MICROPLASTIC IN THE ESTUARINE FOOD WEB OF CHARLESTON HARBOR, SC
Payton, Tokea Gabrielle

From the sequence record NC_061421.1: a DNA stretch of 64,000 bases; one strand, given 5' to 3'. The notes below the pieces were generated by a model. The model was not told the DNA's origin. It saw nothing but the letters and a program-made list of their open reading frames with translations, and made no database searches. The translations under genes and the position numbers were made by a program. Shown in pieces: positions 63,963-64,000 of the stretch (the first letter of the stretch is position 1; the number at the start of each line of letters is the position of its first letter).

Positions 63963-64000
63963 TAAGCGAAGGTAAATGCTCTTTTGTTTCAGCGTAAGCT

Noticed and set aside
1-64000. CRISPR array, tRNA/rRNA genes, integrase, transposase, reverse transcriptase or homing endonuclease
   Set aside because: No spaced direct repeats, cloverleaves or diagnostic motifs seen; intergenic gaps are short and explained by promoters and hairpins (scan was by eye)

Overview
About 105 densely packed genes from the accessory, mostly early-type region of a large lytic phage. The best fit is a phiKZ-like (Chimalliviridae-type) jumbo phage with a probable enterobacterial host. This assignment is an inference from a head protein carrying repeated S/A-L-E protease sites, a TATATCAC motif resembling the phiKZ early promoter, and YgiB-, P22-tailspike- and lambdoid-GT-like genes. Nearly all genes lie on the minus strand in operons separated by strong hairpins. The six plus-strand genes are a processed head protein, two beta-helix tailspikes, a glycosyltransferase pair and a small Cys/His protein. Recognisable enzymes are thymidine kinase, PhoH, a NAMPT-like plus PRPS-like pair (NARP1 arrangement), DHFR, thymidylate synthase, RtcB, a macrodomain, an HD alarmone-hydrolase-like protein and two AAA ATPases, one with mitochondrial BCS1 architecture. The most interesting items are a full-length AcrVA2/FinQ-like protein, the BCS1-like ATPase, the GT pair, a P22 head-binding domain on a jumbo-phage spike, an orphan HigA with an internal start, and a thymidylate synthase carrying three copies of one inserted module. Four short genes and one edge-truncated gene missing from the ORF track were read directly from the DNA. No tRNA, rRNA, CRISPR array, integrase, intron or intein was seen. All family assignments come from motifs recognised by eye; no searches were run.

Marine organisms including zooplankton to birds forage at flood tide frontal aggregation zones which accumulate semi-buoyant particulates and phytoplankton in Charleston Harbor, SC. Increased trophodynamics and the potential for the accumulation of microplastic particles, which are semi-buoyant particulates, indicate that aggregation zones in the Ashley and Cooper Rivers may present a pathway of increased exposure for microplastic to enter the estuarine trophic system via ingestion by zooplankton. In the present study, fluorescence and bright-field microscopy were used to quantify microplastic concentrations in the top meter of the water column, the gut of zooplankton, and gastrointestinal tracts of fishes. Melting point analysis was used as a secondary identification method. Quantifications of microplastic from water samples collected at the Cooper River front, showed significantly higher concentrations on the riverside and within the frontal zone versus the seaward side (p = 0.0016) indicating an input of microplastic from land based sources. No accumulation of microplastic particles were detected in the Ashley River frontal zone (p = 0.98). Examinations of suspension feeding zooplankton collected in and around flood tidal fronts indicated a significant increase in abundance in the Ashley River front, but not in the Cooper River. In addition, approximately 1% of the zooplankton observed contained ingested microplastic particles. Quantifications of microplastic found in the intestines of local fish species collected from the Charleston Harbor indicated that primary and secondary consumer fishes contain more microplastic per gram weight of fish than top carnivore fishes (p = 8.74 x 10<sup>-5</sup>). With an average of 13 particles per fish, with higher concentrations found in omnivorous fishes, and only 1% of zooplankton containing microplastic, it is suggested that zooplankton may not be as prominent of a pathway for the movement of microplastic into the estuarine food web and transport may derive primarily from the benthic community.